Register of People with Significant Control

New requirement for owners of Companies and LLPs – PSC Registers
From 6 April 2016 onwards a new register of Persons with Significant Control (known as a PSC Register) is required to be created and maintained by all UK companies and limited liability partnerships (LLPs).

Why?
The PSC Register is designed to help to increase transparency over who owns and controls UK companies and LLPs.

Who?

All UK companies and LLPs, including companies limited by guarantee and charitable companies need to identify and record the people who own or control the company or LLP.

When will this become publicly available?
From 30 June 2016 this information will be publicly available as the PSC Register will form part of the new Confirmation Statement which replaces the annual return to be filed with Companies House.

What is a PSC?
Broadly speaking, a Person with Significant Control (PSC) is an individual who holds more than 25% of the shares in a company or; who holds more than 25% of the voting rights or; who holds the right to appoint or remove the majority of the board of directors.

In addition if someone has the right to exercise, or actually exercises, significant influence or control over the company or LLP then they will also be registrable.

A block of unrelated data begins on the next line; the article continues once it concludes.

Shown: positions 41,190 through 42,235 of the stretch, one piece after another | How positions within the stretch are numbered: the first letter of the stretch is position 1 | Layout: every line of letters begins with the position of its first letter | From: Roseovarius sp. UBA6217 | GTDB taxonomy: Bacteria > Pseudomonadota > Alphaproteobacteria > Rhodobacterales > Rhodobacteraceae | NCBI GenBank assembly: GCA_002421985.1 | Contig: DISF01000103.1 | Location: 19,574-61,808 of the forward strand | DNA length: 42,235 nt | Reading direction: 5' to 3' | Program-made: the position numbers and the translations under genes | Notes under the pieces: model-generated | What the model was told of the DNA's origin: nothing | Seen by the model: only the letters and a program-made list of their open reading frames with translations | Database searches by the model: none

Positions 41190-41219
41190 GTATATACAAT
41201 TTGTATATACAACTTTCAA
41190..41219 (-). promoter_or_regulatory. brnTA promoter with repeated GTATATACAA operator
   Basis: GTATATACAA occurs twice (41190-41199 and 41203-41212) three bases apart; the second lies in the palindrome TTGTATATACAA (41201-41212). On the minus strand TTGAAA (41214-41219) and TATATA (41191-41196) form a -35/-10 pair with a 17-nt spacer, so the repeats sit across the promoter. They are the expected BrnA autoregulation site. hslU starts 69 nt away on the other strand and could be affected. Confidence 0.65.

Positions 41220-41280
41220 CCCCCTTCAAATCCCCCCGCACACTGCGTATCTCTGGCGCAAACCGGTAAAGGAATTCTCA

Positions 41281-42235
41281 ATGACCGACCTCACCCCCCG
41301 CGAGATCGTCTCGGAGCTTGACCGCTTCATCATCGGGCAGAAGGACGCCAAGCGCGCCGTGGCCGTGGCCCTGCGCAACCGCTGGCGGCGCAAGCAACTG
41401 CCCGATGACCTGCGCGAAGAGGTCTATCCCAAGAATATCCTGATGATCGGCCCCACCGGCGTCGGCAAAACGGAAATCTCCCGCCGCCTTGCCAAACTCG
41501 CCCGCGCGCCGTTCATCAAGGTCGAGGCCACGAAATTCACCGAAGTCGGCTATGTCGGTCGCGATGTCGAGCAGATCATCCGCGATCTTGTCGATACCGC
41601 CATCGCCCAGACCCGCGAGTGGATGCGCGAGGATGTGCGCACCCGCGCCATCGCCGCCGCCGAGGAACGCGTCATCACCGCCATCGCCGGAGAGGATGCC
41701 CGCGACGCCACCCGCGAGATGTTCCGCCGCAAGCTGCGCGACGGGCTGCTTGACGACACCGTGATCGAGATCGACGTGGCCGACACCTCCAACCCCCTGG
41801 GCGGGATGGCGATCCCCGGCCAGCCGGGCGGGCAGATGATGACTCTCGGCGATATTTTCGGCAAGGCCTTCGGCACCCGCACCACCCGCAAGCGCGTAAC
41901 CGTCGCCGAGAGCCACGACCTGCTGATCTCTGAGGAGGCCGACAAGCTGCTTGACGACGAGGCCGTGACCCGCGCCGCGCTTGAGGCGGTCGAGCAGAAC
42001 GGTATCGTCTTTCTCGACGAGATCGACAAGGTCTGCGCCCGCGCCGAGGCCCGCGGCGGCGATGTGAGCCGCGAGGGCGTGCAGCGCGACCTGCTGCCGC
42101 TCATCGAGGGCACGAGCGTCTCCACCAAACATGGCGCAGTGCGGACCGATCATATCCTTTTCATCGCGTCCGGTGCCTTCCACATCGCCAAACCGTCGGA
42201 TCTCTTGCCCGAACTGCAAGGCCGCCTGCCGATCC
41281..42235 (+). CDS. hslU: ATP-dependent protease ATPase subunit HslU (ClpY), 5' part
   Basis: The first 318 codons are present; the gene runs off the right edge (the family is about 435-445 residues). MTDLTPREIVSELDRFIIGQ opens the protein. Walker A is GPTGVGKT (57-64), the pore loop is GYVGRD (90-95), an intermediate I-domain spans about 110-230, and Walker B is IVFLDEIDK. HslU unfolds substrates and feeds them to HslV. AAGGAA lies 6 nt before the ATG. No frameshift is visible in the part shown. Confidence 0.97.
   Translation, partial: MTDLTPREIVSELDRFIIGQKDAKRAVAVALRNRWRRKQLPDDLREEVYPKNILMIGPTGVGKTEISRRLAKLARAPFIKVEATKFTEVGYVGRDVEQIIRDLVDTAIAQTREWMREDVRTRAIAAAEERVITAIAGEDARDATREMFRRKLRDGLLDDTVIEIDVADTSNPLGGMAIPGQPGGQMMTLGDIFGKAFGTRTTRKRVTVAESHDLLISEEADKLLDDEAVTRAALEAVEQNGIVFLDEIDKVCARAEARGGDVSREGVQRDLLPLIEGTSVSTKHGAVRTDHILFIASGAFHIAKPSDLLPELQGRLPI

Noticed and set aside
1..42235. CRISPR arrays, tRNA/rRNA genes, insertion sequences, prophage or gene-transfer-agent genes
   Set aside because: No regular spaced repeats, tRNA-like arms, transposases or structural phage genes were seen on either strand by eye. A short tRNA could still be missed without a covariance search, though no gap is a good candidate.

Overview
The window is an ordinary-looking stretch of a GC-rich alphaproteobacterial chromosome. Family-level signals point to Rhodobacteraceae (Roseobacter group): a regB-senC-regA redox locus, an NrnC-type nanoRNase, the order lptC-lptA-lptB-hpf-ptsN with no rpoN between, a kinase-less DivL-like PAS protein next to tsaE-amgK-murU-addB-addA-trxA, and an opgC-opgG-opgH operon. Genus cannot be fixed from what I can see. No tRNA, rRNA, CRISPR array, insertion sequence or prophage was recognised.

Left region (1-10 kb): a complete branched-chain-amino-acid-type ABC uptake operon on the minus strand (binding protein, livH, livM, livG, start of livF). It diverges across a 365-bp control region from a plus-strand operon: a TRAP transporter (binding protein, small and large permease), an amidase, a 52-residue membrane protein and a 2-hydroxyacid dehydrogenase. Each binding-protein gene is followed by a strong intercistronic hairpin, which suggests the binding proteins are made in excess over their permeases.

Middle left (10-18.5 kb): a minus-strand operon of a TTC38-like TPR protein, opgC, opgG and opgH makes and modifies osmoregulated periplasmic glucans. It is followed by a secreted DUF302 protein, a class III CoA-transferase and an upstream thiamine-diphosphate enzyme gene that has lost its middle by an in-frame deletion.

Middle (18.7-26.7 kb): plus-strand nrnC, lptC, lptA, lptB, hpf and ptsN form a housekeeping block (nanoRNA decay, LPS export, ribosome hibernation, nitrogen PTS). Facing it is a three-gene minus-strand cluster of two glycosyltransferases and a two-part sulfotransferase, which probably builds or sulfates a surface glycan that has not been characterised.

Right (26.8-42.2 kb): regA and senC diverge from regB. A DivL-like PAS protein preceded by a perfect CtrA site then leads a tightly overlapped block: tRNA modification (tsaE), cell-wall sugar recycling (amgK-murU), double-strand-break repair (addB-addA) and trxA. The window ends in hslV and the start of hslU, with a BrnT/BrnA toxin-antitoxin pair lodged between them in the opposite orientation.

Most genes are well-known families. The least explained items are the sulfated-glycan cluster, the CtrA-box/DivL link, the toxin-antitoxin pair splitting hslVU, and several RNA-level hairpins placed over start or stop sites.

What about subsidiaries and groups?
When a UK company is controlled by another UK company which has its own PSC Register (a typical group situation) – the UK company can simply record the name of its own parent company.

Control of a UK company by an overseas company or a trust will require disclosure in the PSC Register of the ultimate individual owners and/or the individuals that can or actually do exercise significant influence or control over the UK company.

What if there isn’t a PSC?
The PSC Register can never be blank as, if there are no PSCs, this will require to be recorded.

What goes in the PSC Register?
The PSC Register must contain full names, service addresses, nationalities, dates of birth and residential addresses for all PSCs although the latter will not be publicly available. In addition, details of the nature of control exercised and the date of becoming a PSC need to be recorded.

What happens if I don’t comply?
It’s important to remember that failure to comply with the new rules and obligations is a criminal offence for companies and LLPs, their officers and the PSCs – sanctions include fines and imprisonment. 

Can you help?
Here at John Kerr Chartered Accountants, we are able to help companies and LLPs create and maintain the new PSC Registers. We can also help protect personal information by providing a service address and registered office facility if any PSC does not have a non-residential business address. Remember, we’re here to help and are able to guide and assist you to meet these new onerous requirements.